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Indignados

Thousands Of Spaniards March On Indignado Anniversary

By Harold Heckle for the Associated Press. Thousands of Spaniards marched in downtown Madrid to mark the fifth anniversary of a protest movement that led to the creation of Podemos, now Spain's third most-popular political party. The Democracy Now platform had urged people to "occupy squares in all the world's cities on Sunday" to protest austerity, corruption, high unemployment and a lack of transparency in government. Madrid's Puerta del Sol square became the scene of a protest that lasted 28 days in 2011, sparking a movement that spread across Spain and similar "Occupy" sit-ins in cities across the world. The protests by those calling themselves "Indignados," or people angered by Spain's existing political parties, led to the emergence of Podemos, which will vie for power in a June 26 election.

Newsletter: Brexit Backlash Against EU, Revolt Against Elites

By Kevin Zeese and Margaret Flowers for Popular Resistance. The globalized economy is not working for most people of the world. International trade agreements and new government structures like the European Union serve corporate power and put the people and planet aside to ensure profits continue to come first. They undermine democracy and national sovereignty, leaving people feeling more powerless. By pushing austerity and commodification of public services, people are now more economically insecure with less wealth and lower incomes. The response of many is anger. Some protest austerity, others blame people of a different skin color, heritage or ethnicity. The surprise vote in the UK to leave the European Union is the latest, and perhaps the biggest, example of the blowback economic and political elites are getting for their actions. Brexit shows we have our work to do to educate people that this is not about racism and anger at ethnic groups, but is really the battle between the people and the elites. It is a conflict over whether we the people will have the power to decide our futures, whether we can create a fair economy that serves more than the 1% and whether we can act in ways that are consistent with the needs of the environmental crisis we face.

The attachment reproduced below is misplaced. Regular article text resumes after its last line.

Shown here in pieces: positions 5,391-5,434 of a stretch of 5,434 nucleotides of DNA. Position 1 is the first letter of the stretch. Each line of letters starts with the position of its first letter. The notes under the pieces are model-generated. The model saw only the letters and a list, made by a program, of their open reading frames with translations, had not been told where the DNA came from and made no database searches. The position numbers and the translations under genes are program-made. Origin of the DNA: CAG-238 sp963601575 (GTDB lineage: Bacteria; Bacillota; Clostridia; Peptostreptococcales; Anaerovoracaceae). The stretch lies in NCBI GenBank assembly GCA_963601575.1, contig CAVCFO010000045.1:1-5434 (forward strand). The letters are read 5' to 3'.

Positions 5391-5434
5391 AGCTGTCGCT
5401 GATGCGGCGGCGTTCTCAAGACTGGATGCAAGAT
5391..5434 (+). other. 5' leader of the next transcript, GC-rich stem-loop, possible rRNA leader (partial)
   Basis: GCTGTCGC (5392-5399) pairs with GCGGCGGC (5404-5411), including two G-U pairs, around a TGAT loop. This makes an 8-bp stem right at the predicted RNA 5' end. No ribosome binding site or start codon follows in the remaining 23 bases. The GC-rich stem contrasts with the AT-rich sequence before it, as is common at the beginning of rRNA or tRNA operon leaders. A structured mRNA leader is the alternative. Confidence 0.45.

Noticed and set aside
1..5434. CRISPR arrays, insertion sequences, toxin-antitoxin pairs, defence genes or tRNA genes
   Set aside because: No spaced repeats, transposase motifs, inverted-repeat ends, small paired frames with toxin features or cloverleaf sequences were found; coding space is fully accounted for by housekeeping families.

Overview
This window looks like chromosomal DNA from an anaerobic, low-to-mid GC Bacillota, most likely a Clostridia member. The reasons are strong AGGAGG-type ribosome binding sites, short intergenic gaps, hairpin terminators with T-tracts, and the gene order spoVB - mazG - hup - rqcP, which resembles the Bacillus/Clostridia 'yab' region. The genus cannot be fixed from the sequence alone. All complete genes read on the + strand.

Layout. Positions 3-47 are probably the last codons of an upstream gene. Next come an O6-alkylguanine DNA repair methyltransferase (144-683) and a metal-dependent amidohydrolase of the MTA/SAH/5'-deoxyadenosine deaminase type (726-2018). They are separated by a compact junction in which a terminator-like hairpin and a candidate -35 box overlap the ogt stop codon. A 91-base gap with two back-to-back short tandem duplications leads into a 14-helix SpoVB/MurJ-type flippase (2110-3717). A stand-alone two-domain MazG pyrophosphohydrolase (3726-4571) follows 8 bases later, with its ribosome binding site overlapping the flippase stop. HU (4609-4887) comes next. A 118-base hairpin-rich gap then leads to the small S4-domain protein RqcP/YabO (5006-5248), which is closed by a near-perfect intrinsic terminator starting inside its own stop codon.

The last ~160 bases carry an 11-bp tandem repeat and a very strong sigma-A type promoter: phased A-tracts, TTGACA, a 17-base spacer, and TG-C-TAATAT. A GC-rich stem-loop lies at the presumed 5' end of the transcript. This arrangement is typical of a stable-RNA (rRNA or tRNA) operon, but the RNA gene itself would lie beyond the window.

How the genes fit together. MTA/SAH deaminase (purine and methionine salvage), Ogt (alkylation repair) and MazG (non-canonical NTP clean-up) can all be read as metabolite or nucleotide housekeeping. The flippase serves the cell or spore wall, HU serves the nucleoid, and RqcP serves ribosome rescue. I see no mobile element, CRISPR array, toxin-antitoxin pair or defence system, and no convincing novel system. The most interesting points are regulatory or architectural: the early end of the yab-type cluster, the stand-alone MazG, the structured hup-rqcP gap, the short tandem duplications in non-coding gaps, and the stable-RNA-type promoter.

#NuitDebout Movement: France’s Indignados?

By Avi Davis for France 24. Paris, France - NuitDebout started like many other French demonstrations. Student and workers groups who oppose François Hollande’s planned labour reform law, which they say will make it easier for struggling companies to fire workers, organised a protest march on March 31. But after the march many participants wanted to continue the protest and expand their message. They proposed three nights of occupation in République, which they called March 31st, 32nd and 33rd, and came up with the name NuitDebout to express their defiance. Between 1000 and 2000 people attended each night, according to organisers, although by 8pm on Saturday there were probably a few hundred.
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